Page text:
Having said that, if you are using this lens to make that kind of portrait, you must understand two things:
1.This is a very sharp lens at any aperture so every line and wrinkle in that person’s face is going to stand out.
2.If you open this lens wider than 2.8 your depth of field is going to be so shallow that you may find only a small section of the subject’s face will be in focus. It’s quite possible to have the tip of a nose sharp and the eyes out of focus when using the lens at f/2 or wider, especially when you’re working up close with the subject. Make sure you focus on the right part of the face if you’re aiming for a shallow depth of field!
The shot of a ruler below (this is a significant crop, btw) shows just how limited your depth of field is when shooting at f/1.4 and the minimum focusing distance of 85cm with this lens.
I wouldn’t recommend a lens like this for portraiture simply on the basis of the working distance on FX format, as well as the sharpness issue. It’s too sharp for flattery, which in most cases is what you get asked to do when making portraits. This might be fine if you’re doing some kind of reportage journalism and you don’t have to explain yourself to the subject later, but trust me, if you’re formally photographing women of a more mature age, you’re going to pick up flak!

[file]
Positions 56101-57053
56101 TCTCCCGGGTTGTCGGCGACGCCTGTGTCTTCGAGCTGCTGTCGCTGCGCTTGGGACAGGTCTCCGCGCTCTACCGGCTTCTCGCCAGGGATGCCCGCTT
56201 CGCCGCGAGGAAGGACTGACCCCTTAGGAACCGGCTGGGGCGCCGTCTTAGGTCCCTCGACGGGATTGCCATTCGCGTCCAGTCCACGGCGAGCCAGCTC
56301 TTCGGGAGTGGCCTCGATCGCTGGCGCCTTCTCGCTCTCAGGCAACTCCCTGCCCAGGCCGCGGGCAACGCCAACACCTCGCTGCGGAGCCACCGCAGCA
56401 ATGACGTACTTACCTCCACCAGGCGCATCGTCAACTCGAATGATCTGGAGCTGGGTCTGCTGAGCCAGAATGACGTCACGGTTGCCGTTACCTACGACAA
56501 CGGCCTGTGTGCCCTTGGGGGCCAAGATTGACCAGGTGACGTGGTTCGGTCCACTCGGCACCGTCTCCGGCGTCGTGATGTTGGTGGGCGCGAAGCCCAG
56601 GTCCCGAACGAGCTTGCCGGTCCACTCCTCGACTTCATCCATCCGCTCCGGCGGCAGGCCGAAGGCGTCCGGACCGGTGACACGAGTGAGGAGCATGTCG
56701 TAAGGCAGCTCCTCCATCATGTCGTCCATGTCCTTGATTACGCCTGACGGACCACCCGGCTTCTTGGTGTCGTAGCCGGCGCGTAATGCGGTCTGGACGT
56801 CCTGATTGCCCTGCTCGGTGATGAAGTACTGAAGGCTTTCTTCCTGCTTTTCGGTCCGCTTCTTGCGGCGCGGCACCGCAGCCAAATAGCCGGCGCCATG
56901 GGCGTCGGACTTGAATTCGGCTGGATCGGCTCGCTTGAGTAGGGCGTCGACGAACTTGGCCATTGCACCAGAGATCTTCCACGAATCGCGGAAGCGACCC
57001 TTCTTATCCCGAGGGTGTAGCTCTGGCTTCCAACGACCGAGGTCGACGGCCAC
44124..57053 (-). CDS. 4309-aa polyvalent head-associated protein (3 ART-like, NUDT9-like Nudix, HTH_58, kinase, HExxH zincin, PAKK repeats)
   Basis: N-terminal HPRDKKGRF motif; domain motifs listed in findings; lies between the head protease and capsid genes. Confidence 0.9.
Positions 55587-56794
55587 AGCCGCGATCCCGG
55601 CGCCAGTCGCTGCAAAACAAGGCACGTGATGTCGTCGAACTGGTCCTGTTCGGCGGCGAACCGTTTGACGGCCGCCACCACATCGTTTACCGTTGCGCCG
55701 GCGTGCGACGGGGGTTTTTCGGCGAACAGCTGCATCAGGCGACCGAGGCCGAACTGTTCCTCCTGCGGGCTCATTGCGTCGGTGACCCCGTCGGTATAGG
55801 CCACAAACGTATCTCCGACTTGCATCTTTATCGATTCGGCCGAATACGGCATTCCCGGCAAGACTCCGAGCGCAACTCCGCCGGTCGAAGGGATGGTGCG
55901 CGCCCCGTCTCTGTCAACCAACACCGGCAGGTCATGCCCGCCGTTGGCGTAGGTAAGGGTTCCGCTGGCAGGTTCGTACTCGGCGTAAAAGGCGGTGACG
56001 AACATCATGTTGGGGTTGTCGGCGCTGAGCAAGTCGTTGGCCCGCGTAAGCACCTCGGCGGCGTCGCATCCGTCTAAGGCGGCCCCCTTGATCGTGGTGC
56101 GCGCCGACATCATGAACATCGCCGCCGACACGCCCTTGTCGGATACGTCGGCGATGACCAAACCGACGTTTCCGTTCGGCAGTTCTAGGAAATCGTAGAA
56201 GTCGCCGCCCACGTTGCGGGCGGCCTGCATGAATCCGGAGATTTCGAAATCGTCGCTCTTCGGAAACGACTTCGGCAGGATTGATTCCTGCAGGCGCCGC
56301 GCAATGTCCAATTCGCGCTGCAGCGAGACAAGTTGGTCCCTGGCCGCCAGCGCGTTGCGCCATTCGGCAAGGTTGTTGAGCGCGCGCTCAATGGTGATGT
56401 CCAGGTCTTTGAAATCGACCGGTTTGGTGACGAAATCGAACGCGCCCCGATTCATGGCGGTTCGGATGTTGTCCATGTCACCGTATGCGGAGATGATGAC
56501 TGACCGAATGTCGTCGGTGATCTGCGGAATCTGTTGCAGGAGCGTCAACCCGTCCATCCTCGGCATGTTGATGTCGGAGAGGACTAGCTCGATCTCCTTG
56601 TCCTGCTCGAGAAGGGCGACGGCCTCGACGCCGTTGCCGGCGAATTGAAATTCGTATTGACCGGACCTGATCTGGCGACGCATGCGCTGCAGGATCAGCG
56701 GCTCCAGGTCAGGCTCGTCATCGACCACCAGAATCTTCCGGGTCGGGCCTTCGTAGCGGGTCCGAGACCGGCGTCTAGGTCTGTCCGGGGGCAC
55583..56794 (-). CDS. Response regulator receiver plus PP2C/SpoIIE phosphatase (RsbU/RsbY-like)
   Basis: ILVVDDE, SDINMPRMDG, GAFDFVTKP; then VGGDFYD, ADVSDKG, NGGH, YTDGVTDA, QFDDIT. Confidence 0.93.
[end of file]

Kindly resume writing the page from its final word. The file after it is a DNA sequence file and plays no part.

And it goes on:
Anyway, you’re not reading this review to make a decision on what type of photography you should be doing with an 85mm f/1.4, so on the next page I will get into the performance aspects that will help you decide whether or not to buy this lens.
Aesthetics & Handling
This is a good-looking lens from Sigma. Of all the Sigma’s I have reviewed in recent times this one is hands down the prettiest of them all. The notorious Sigma matt grey paint is completely gone, replaced with a silky looking poly-carbonate black finish.
It feels good and solid in the hand and is significantly heavier than Nikon’s 85mm 1.4 AF-S equivalent. This lens tips the scales at 725g (25.6oz) as opposed to the Nikon’s 595g (21oz). It does have an extra element and one fewer element group compared to the Nikon, which probably accounts for this difference.
The manual focus ring just above the focus distance window is nice and wide. It allows for manual focus over-ride when in AF mode. The overall feel of the manual focus is OK but obviously a way off the feel of a proper manual focus lens. It has a very short throw too, only taking a quarter of a turn to get from the closest focus distance of 0.85m to infinity.
As is the case with their new 70-200mm 2.8 OS, Sigma has included a 2-piece, petal shaped lens hood that bayonets together. If you are shooting with a DX sensor you are supposed to add the extension piece, thus offering more protection from extraneous light.
What happens when you add this piece is that the external length of the lens appears twice as long, compared to when the hood is not mounted. I tried shooting in FX mode using this hood extension and there is some significant vignetting of the corners, gradually decreasing as you stop the lens down to its minimum aperture of f/16, but still definitely apparent.